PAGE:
It is a stifling summer night in the city, and Scott Henderson (Alan Curtis) walks into a bar in a foul mood after being stood up. He orders a drink and a packet of cigarettes then tries to strike up a conversation with a smartly dressed woman (Fay Helm) there, but she seems preoccupied until he offers her the chance to accompany him to the show he was planning to see. She decides she could do with cheering up, and agrees to go along, although nearly stops the taxi on the way after struggling with second thoughts. As it is, the show is fine except that the star (Aurora Miranda) is wearing the same hat as Henderson's date. Funny how details like that become important when murder rears its ugly head...
It's 1944 and Robert Siodmak is beginning his run of films noir with this little item that picked up a cult following over the years from those who caught its eccentric plotting and rich atmosphere, probably on television - if there's ever a kind of film that deserves to be seen on late night TV, this is a prime example of it. Although the plot, based on a Cornell Woolrich novel, musters up a happy ending, as with much of this type of movie it's the darkness and despair you take away from it. This is because once Henderson returns home to his apartment after his night out with the mystery lady (he never caught her name), he finds a group of strangers sitting there waiting for him to come back.
They would be the police, then, and they have a bit of bad news for him: his wife has been strangled to death, and he is the chief suspect. Oh, but he has an alibi, and once he gathers his thoughts he tells the cops that he couldn't have killed her because he was out at a show, and there are witnesses to prove it. Alas, here is where the texture of nightmare enters into the drama, as although he can get a couple of people - the bartender, the taxi driver - to admit that they saw him last night, they say they don't recall any lady with him, not even one wearing that notable hat. Even the star of the musical show (Carmen Miranda's sister, incidentally) who was so put out at the sight of someone wearing her headgear refuses to acknowledge him.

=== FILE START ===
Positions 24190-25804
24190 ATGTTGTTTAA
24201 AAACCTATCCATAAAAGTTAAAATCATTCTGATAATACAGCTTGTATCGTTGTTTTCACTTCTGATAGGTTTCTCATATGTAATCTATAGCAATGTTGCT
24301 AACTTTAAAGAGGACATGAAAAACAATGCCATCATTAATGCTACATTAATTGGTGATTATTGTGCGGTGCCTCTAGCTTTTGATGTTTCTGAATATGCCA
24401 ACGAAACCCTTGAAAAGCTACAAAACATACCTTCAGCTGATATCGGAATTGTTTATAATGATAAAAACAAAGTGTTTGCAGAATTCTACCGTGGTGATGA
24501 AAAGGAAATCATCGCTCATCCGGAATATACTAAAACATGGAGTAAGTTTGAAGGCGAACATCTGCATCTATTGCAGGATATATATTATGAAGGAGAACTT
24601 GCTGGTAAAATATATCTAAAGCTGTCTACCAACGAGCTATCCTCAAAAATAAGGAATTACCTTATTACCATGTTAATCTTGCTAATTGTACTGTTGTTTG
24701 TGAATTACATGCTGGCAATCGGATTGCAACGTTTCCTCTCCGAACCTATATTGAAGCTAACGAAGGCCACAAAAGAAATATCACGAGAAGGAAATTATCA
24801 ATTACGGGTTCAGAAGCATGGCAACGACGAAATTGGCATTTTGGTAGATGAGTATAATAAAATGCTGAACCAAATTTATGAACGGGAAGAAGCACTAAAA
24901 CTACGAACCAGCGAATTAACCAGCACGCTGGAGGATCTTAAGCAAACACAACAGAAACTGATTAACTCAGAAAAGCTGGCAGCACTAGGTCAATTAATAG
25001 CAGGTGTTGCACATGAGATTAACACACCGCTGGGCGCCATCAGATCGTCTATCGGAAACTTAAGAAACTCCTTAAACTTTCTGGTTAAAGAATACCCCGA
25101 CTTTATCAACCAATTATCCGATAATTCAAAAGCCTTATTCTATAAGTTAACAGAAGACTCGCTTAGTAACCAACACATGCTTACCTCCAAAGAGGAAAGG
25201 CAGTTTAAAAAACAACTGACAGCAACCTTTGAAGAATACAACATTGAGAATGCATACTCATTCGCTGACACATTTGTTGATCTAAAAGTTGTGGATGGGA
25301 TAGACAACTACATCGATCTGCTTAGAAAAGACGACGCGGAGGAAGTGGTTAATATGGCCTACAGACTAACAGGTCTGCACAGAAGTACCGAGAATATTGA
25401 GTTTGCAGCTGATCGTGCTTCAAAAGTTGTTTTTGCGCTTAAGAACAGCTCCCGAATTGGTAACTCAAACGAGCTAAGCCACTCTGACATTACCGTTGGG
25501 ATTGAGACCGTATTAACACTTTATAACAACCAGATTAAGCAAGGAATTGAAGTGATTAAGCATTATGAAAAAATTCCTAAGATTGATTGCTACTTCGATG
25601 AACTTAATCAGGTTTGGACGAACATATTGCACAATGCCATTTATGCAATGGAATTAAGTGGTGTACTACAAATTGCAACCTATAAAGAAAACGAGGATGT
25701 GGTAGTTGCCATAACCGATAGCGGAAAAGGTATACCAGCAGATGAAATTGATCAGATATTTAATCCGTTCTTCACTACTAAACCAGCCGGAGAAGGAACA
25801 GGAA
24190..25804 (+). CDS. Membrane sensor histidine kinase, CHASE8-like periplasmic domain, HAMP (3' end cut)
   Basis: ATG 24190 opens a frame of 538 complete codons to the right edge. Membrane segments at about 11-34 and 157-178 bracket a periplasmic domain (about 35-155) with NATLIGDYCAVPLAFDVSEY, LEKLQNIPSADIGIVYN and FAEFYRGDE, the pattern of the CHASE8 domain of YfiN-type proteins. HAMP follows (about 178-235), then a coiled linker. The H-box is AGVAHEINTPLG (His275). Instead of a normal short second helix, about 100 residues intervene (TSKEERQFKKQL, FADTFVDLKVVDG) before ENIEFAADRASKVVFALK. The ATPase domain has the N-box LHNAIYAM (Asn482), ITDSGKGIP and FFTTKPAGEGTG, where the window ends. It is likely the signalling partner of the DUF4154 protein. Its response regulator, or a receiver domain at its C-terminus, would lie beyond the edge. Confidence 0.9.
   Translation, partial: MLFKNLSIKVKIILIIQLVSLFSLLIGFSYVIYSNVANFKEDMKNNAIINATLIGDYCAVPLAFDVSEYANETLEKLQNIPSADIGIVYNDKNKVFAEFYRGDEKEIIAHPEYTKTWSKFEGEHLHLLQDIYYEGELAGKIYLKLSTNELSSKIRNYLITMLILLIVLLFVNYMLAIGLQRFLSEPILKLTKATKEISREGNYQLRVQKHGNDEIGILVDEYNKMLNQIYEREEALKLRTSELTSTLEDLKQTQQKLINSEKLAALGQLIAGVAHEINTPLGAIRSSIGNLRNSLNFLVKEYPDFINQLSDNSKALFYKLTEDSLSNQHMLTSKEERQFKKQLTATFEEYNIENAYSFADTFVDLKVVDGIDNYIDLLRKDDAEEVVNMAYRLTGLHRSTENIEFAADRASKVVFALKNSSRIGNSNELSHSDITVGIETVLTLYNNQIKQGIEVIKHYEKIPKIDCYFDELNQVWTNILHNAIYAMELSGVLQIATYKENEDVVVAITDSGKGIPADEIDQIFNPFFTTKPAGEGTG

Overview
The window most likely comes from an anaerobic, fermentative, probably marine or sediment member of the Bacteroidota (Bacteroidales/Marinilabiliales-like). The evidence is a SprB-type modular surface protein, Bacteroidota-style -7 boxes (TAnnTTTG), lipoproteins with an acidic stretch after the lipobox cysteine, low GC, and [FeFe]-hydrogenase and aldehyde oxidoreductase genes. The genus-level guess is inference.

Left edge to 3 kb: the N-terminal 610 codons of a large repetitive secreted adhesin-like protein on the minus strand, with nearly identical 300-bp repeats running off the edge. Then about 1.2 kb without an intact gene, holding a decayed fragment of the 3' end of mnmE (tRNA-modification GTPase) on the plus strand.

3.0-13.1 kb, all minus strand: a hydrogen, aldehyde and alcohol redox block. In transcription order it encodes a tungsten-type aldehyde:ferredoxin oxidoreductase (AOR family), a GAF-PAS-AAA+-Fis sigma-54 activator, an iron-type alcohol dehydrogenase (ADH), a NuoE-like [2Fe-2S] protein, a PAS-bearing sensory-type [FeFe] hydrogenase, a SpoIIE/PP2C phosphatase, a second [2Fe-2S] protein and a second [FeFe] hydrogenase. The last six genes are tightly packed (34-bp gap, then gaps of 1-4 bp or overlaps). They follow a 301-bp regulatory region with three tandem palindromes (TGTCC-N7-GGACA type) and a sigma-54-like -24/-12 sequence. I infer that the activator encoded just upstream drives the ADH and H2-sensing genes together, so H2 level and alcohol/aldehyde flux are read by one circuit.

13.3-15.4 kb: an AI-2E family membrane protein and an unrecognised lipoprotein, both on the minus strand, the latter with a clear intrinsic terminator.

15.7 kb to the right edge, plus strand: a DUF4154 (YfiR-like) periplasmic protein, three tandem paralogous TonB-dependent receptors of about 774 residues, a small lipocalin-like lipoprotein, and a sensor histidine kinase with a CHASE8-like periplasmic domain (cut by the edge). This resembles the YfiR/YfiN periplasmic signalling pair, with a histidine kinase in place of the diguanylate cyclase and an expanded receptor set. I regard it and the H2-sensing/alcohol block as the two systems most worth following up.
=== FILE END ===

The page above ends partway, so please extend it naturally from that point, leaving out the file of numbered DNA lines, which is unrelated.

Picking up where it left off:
In one of a host of oddly but effectively handled scenes, Henderson goes to trial and all we see of it is the public gallery as those attending for whatever reason (and the reason could be that they're simply ghouls) listen to the evidence and the verdict: guilty. However, there is one woman there with a genuine concern about the accused, and she is his secretary Carol Richman, who he nicknames Kansas. She is played by the lovely and clear-eyed Ella Raines in possibly her best performance, with her dogged determination to clear the name of her boss as she is secretly in love with him, though she has never told him so. So the focus switches from Henderson to Carol, a transition which is pulled off with ease.
But don't go thinking this is a whodunnit, for in the course of her investigations Carol meets the killer, and Siodmak ensures that we know he is the culprit as if he lost interest in the mystery aspect halfway through. This does have the effect of making us more concerned about the heroine's safety knowing she is in such close proximity to the murderer and unaware of the fact, but we're already concerned by the scrapes she gets into in her search for the lady of the title. When she goes undercover to pose as a trashy jazz music fan to wheedle information out of Elisha Cook Jr's drummer, the director increases the tension when the drummer takes Carol to a backroom where a full on jam session is underway complete with blaring tunes to jangle her nerves, and it just gets worse for her from there as the killer visits the drummer to be certain he doesn't blab (being played by Cook, you can guess how he ends up). Tapping into fears that ordinary, decent folks simply won't help you when you're back's up against the wall, Phantom Lady is resonant, if episodic, entertainment.